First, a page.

Aerobic and resistance exercise reduces muscle and circulating Mstn levels in human subjects whether acute or chronic (11
). While there have been prior studies of circulating Mstn protein in relation to body mass, age, gender and exercise (6
) ours is the first to describe a significant decrease in circulating Mstn protein with aerobic exercise training. This is also the first study to show a significant correlation between circulating Mstn and insulin sensitivity. While this did not prove a cause-effect relationship per se
, we were able to induce whole-body insulin resistance in mice with the short-term administration of recombinant Mstn (36
). This finding suggests that small changes in circulating Mstn can produce significant changes in insulin sensitivity in both liver and muscle. However, since myostatin levels were assayed > 12 hours after their last injection it is possible that serum levels were much higher at an earlier time point. These findings also support previously published studies in our laboratory in which we hypothesized a relationship between circulating Mstn and insulin resistance (8
Interestingly, the post-natal suppression of circulating Mstn protein using anti-Mstn antibodies, soluble ActRIIB receptor and Mstn propeptide prevents dietary induced insulin resistance in mice (19
). In fact, recent evidence suggests that improvements in insulin sensitivity and aerobic endurance in mice after short-term Mstn inhibition were as effective as four weeks of aerobic exercise training, suggesting a potential complementary role for myostatin antagonists in the treatment of obesity and type 2 diabetes (19
). It is therefore plausible that exercise-associated decreases in muscle and plasma Mstn may contribute to improvements in whole-body insulin sensitivity.
We had previously hypothesized that increased muscle and plasma Mstn is a secondary response to acquired insulin resistance with physical inactivity (8
). While the evidence presented in this study would appear to support this hypothesis it creates a minor logical paradox, wherein increased circulating Mstn is both cause and effect of insulin resistance. The data presented in this and other exercise studies indicate that muscle activity levels primarily dictate Mstn expression levels and that the secondary effects are metabolic. In fact, in addition to muscle (7
) Mstn signaling has been shown to play a role in the metabolic adaptation of liver (36
), heart (31
) and placenta (26
) suggesting a broad role in metabolic cross-talk between organs. Although we found no evidence that Mstn altered circulating levels of hormones and cytokines known to influence insulin signaling (), to determine if myostatin signaling acts directly on the insulin signaling pathway and glucose uptake we plan to conduct follow-up studies using liver and muscle cells in culture.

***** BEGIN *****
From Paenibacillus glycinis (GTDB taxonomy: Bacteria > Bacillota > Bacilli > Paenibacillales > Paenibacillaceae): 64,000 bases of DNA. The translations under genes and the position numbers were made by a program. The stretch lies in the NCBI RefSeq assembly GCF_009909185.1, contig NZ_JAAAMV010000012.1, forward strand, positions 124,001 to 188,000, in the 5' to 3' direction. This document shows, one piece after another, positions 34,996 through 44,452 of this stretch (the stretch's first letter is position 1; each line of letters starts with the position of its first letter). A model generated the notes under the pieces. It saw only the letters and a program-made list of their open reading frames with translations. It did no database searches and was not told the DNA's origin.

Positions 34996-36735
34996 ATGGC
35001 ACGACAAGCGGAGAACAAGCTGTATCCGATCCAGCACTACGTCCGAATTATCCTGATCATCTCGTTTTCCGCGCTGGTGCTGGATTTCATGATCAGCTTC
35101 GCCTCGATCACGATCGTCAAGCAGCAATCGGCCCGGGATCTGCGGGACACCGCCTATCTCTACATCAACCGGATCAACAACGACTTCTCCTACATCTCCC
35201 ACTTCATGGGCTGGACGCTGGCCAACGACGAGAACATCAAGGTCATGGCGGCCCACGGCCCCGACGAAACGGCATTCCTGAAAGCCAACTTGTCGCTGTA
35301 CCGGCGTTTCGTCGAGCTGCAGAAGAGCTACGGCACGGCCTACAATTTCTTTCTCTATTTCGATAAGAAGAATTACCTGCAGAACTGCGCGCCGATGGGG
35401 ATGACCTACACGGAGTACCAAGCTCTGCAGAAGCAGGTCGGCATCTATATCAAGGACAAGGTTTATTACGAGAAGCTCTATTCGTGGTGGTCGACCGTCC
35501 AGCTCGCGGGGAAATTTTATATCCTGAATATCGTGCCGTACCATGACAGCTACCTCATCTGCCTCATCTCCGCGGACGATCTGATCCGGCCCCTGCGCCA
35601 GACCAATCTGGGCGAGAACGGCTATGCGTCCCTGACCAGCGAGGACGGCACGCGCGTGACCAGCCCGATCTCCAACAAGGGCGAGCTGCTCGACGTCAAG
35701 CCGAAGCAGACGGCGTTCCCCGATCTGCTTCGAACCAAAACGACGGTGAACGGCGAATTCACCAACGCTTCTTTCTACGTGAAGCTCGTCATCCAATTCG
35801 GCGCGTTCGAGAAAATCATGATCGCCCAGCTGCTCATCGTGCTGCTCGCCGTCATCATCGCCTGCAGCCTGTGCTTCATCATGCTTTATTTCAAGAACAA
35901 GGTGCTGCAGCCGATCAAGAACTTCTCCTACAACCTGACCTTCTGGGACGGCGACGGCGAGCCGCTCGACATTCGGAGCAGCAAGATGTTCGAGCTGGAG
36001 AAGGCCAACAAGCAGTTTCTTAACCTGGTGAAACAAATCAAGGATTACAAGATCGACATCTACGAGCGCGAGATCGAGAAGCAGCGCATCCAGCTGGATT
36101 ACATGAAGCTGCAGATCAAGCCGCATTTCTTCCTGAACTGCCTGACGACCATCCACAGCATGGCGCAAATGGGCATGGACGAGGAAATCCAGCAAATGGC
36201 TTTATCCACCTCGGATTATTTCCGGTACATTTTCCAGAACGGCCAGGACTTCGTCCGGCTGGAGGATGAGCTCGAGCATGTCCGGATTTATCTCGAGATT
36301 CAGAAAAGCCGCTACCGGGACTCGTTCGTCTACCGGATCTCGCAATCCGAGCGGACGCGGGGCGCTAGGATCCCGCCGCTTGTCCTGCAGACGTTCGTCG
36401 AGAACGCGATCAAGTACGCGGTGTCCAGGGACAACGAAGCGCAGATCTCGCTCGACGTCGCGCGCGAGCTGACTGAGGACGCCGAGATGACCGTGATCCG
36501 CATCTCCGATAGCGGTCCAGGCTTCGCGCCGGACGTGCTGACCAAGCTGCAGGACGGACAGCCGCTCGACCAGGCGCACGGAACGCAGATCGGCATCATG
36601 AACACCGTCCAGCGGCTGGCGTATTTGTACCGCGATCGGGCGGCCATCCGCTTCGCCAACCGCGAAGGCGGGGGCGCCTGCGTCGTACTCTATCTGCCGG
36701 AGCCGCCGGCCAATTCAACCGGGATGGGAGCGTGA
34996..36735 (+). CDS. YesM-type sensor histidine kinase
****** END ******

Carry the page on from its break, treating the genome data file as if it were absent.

Like most members of the TGFβ family Myostatin is extensively regulated at the post-translational level, where it is cleaved into a chaperone-like pro-domain and an active peptide-dimer in the very stable cysteine knot conformation (23
). This is why some confusion persists about the appropriate molecular weight of the immunoreactive myostatin and why some prefer to study the mRNA levels alone. In fact, studies of Mstn mRNA have provided important information about the timeframe for the suppression of Mstn expression with aerobic exercise. The exercise-induced suppression of Mstn mRNA and protein occurs in as little as 1 hour and persists as long as 24 hours after a single exercise session (3
Like myostatin, insulin-like growth factor 1 (IGF-1) is an important component of the homeostatic mechanism linking muscle activity to hypertrophy and atrophy (4
). Exercise-induced IGF-1 signaling is mediated in part by the PI3K/PTEN/AKTpathway that promotes cell proliferation and myogenesis in both the heart and skeletal muscle. Opposing this mechanism, myostatin has been shown reduce IGF-1 stimulated AKT phosphorylation in a dose-dependant manner by blocking both PI3 Kinase and activating PTEN (13
). Interestingly, myostatin, IGF-1 and insulin all share the PI3K/Akt pathway, which is important for signaling a number of downstream substrates that play a role in cell growth and metabolism. In fact it has been demonstrated that the major growth inhibiting actions of myostatin are mediated through the attenuation of IGF-1 induced Akt phosphorylation (13
). Finally it has been shown that both insulin and IGF-1 inhibit the Mstn-induced degradation of p300, an important transcriptional coactivator regulating the expression of cyclin D1 (13
). Cumulatively, this suggests a plausible mechanism linking increased circulating myostatin with inactivity to the development of insulin resistance.
In summary, we found that Mstn protein levels decreased in matching muscle and plasma samples from insulin resistant men after six months of aerobic exercise training. Pre-training plasma myostatin correlated better with insulin sensitivity than lean or fat mass, suggesting a cause-effect relationship that was subsequently confirmed in myostatin-injected mice. The profound reduction in insulin sensitivity with modest increase in plasma myostatin levels was also characterized at the organ level where the insulin-stimulated phosphorylation of AKT was shown to be significantly reduced in both muscle and liver of myostatin treated mice. These unique observations imply a role for circulating Mstn in the pathophysiology of the insulin resistance syndromes. Finally, since moderate exercise is sufficient to both reduce circulating Mstn levels and improve insulin sensitivity, we believe that Mstn should be evaluated further as therapeutic benefit of exercise and a target for defining the optimal mode, dose and intensity of exercise for health benefits.